Online activity increases children's risk of being targeted by predators
With the increase of children using the internet, there has also been an increase in predators online. What started with instant messaging and chatrooms then moved on to social media and now even video games like the popular Fortnite are a target.
The expansion of the internet has made it easier for children to be targeted, as parents aren't able to monitor what their kids are doing as closely. In Fortnite, kids can be teamed up with anyone, and predators could try to befriend children through the game
"So the reason it's so popular with predators is it's an unrestricted environment. Anyone can access anyone. You don't have a parent or guardian hanging over your shoulder actually in the game. So you can go into this virtual game environment and talk to anyone, interact with anyone. They can learn things about you," said Elizabeth Kerr, the Public Information Officer with the North Platte Police Department.
Players are able to form teams, and can communicate via voice chat. Players can become friendly with one another, then choose to group together.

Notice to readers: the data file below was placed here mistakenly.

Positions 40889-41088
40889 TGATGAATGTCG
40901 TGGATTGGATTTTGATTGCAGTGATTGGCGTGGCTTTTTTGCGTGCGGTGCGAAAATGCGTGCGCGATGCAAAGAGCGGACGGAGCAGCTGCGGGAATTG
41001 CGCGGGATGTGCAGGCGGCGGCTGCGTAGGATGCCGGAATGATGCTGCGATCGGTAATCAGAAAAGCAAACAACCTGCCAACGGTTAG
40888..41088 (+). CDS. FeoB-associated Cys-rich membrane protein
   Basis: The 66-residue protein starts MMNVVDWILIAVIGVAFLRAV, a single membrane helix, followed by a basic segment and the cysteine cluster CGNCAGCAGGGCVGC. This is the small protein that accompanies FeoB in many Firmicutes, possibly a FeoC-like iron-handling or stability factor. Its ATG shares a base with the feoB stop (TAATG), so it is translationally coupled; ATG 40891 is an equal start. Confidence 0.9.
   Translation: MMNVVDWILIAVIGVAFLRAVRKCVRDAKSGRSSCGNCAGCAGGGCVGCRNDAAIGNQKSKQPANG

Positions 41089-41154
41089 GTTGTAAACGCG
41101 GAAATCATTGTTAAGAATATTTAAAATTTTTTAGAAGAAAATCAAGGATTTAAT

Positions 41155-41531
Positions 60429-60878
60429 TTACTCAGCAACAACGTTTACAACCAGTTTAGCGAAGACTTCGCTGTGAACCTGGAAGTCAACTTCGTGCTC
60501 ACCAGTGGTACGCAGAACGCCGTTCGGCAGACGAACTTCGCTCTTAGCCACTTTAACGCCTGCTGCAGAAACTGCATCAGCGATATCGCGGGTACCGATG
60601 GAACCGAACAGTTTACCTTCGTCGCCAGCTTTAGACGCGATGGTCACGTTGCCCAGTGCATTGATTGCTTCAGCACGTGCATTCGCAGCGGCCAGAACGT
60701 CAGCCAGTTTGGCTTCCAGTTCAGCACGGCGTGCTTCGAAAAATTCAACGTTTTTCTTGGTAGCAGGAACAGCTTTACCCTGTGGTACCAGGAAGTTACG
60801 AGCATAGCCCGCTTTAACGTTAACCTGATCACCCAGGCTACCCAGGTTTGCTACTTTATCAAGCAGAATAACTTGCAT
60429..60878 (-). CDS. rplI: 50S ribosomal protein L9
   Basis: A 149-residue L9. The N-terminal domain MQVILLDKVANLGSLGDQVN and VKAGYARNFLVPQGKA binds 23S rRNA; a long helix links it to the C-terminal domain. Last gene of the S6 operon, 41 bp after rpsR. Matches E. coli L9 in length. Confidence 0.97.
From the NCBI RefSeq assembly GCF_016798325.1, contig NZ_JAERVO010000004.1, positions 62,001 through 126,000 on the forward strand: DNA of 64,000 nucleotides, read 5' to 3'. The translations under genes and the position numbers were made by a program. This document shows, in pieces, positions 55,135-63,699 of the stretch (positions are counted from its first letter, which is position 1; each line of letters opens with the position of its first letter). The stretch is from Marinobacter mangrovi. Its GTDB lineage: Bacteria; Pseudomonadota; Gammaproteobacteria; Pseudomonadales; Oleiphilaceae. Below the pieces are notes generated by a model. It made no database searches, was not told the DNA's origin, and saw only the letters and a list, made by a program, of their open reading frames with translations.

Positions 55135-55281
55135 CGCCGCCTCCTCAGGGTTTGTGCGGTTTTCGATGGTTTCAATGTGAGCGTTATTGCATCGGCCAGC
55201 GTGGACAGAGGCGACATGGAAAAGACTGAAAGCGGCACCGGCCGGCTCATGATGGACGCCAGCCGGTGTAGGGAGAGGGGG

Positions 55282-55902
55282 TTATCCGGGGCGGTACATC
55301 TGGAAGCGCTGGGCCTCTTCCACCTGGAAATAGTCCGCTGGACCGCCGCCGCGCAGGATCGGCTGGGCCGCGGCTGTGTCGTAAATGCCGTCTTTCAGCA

"They may reach out to them through games like Fortnite, but they'll eventually move to different apps, different platforms to communicate with them. They'll communicate through Facebook messenger and things like that," Kerr said.
Profiles online can be anonymous, so not everyone is always who they say they are. Kerr says parents should always monitor their children's online activity and kids should never meet someone in person they don't know in real life.
"They should never agree to meet with someone they don't know. It doesn't matter if they've talked to this person for a year. All of a sudden they move from being online or chatting with them to hey meet me at this truck stop, meet me at this wherever, and it ends up being a completely different person than they thought it was," Kerr said.
If you think your child is being targeted by a predator you should contact police.